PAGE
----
A review copy of this book was provided by the publisher.

Rosie has always wanted a dog but when her dad brings home a mischievous puppy called Pepsi, she realises what a big responsibility keeping a dog is. Unfortunately, Mum doesn’t like Pepsi destroying everything, running through the house (while destroying everything), and having accidents inside. Rosie will have to find a way to train Pepsi or the puppy will be taken back to the shelter.

Every few pages there are humorous black-and-white illustrations. Six to eight year olds will love the humour and the detailed stories about Pepsi being naughty. Granny’s failure to get Pepsi’s name right (due to her bad hearing) is also funny.

This is a book about everyday life and will be a favourite for kids who love dogs and wish for one of their own (or who already have a naughty puppy of their own).


Matilda is one of our regular book reviewers. You can read Matilda’s other reviews here. If YOU would like to send us a book review, check out our submission guidelines. Happy reading!

Posted in book reviews, Book reviews by kids, Book reviews by Matilda

Book review: The Lion in Our Living Room

The Lion in Our Living Room by Emma Middleton and Briony StewartREVIEWED BY MATILDA, 11, WA

The Lion in our Living Room by Emma Middleton, ill. Briony Stewart, Affirm Press, ISBN 9781925584226

Matilda reviews her own copy of this book.

Tom and Tilly want to play lion games with their dad. The story is told poetically — it rhymes and it’s very rhythmical. The phrasing allows you to use lots of expression so it’s good to read out loud, like this:

Will he come? Won’t he come? Will he come and play?
Will the mighty lion come and play with us today?

The illustrations are by Briony Stewart who has written and illustrated other books like the Kumiko series and The Red Wheelbarrow. The illustrations are done in colour pencils and I like how you can see the pencil strokes because you can see that it’s not computer done. I was lucky to meet Briony Stewart at the Fremantle book launch, where there were also fun activities related to the book like making lion masks, lion face painting, and making paper lions.

This picture book will be great for kids aged 6 and under who love playing and being imaginative.


Matilda is one of our regular book reviewers. You can read Matilda’s other reviews here. If YOU would like to send us a book review, check out our submission guidelines. Happy reading!

Posted in Recommended reading, school holidays, Top Reads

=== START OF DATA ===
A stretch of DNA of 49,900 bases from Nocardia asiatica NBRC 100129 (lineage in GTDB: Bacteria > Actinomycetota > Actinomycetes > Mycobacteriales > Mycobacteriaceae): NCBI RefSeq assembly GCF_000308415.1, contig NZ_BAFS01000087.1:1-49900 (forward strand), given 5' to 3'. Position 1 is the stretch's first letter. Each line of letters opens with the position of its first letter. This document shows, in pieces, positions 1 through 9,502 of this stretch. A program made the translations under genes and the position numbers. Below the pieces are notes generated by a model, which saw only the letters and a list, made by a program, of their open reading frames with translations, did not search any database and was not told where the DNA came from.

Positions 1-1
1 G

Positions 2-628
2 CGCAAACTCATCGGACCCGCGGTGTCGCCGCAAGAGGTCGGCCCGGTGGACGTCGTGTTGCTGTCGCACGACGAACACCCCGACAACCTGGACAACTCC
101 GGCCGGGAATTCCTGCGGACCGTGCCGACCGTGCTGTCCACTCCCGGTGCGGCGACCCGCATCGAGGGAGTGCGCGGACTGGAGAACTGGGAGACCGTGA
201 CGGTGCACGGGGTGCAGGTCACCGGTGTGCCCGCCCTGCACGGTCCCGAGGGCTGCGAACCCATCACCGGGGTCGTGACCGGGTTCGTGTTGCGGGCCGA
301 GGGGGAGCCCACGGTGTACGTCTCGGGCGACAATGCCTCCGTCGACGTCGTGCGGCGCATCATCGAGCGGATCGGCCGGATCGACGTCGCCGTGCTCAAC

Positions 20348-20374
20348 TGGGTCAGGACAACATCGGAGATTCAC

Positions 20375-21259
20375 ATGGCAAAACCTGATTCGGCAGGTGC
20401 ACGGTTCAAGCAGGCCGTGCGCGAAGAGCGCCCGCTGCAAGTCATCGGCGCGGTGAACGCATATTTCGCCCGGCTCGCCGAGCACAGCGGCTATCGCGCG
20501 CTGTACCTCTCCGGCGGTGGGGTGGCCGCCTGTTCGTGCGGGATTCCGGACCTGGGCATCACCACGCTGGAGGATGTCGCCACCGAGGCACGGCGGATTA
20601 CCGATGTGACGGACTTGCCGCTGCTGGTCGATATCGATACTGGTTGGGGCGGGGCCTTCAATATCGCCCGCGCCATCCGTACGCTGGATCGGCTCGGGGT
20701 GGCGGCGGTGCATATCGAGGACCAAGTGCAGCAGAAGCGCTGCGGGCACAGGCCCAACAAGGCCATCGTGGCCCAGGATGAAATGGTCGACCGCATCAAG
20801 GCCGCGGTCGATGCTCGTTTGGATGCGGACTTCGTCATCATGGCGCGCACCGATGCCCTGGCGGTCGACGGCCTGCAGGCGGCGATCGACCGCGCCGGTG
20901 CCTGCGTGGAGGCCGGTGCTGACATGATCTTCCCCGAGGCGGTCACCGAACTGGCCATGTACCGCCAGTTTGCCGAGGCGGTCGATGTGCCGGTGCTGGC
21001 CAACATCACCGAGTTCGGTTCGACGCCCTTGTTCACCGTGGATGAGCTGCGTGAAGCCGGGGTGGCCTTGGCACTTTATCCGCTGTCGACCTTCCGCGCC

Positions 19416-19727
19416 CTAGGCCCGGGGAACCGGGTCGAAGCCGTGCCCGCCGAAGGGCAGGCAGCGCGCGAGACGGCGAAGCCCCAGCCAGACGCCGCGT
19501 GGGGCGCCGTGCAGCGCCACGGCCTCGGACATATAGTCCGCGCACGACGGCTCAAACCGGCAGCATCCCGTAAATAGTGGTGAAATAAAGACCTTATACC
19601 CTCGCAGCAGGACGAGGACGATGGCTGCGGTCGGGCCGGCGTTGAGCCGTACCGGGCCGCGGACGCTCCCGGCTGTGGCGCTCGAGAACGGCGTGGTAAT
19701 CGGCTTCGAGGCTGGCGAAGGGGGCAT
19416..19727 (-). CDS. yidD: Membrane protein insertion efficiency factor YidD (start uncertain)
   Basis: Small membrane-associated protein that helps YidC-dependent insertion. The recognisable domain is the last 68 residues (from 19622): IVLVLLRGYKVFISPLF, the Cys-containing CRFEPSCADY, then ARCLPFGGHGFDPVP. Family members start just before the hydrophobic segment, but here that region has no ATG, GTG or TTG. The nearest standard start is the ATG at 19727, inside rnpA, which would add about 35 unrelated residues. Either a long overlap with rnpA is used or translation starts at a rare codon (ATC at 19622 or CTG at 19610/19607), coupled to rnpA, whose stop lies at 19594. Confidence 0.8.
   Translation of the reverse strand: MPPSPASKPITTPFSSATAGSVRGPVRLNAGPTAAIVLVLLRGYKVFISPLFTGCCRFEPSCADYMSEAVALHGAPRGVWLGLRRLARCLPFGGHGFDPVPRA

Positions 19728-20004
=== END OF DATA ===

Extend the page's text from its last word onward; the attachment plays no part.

TOP READS September 2017

Spring brings the school holidays for most of our readers — though some states and territories are about to head into Term 4 already. Whether you are just finishing your holidays, or just starting them, it’s always a good time for some more reading. And you’re in luck, because the last day of the month means it’s time for our Top Reads team* to recommend some brilliant books!

You’ll find a recommended list from our Top Reads Team on the last day of every month (February to November). If you’d like even more recommendations, browse all through all our Top Reads ever!

*All our Top Readers are kids aged 13 and under. No grownups allowed!

 

Posted in book reviews, Book reviews by kids

Book review: Jacky Ha Ha

REVIEWED BY AZUKI, 10, NSW

Jacky Ha-Ha by James Patterson and Chris Grabenstein, illustrated by Kerascoet Kerascoet, Little Brown & Co, ISBN 9780316262491

Jacky Ha-Ha by James Patterson and Chris Grabenstein

Jacky is known for her pranks, jokes and her stutter. Ever since she introduced herself as “My name is Jacky Ha-ha-hart,” in primary school, people made fun of her. She always played along, but middle school is a whole new area of trouble. She starts off with twenty detentions and is left with two options: get a double detention at home or go into a school play directed by a new teacher. But Jacky has another problem. Her loving mother is in Saudi Arabia because of war!

My favourite scene was the food fight at McDonalds. It started off as a rhyming competition and the loser was supposed to pay for all of the milkshakes. But in the end, everyone starts throwing pepper packets, squirting ketchup and mustard … even spraying Coke everywhere!

I also love the bit where Jacky and the people in the play put on a show for Jacky’s unwell Nona (her Italian grandmother) and the people in the old folks’ home. It is so heart-warming because her Nona is happy after the show. She couldn’t wipe the smile off her face.

The message of the book is that it’s ok to be yourself. Don’t let people mould you like some kind of clay. Cherish your personality because it doesn’t matter if other people don’t like it. I also learnt to not let the little things seem big. You have to let it go and just flip the page.


Azuki has had work published at Alphabet Soup before — you can read it here. If YOU would like to send us a story, drawing, poem, or book review, check out our submission guidelines. Happy writing!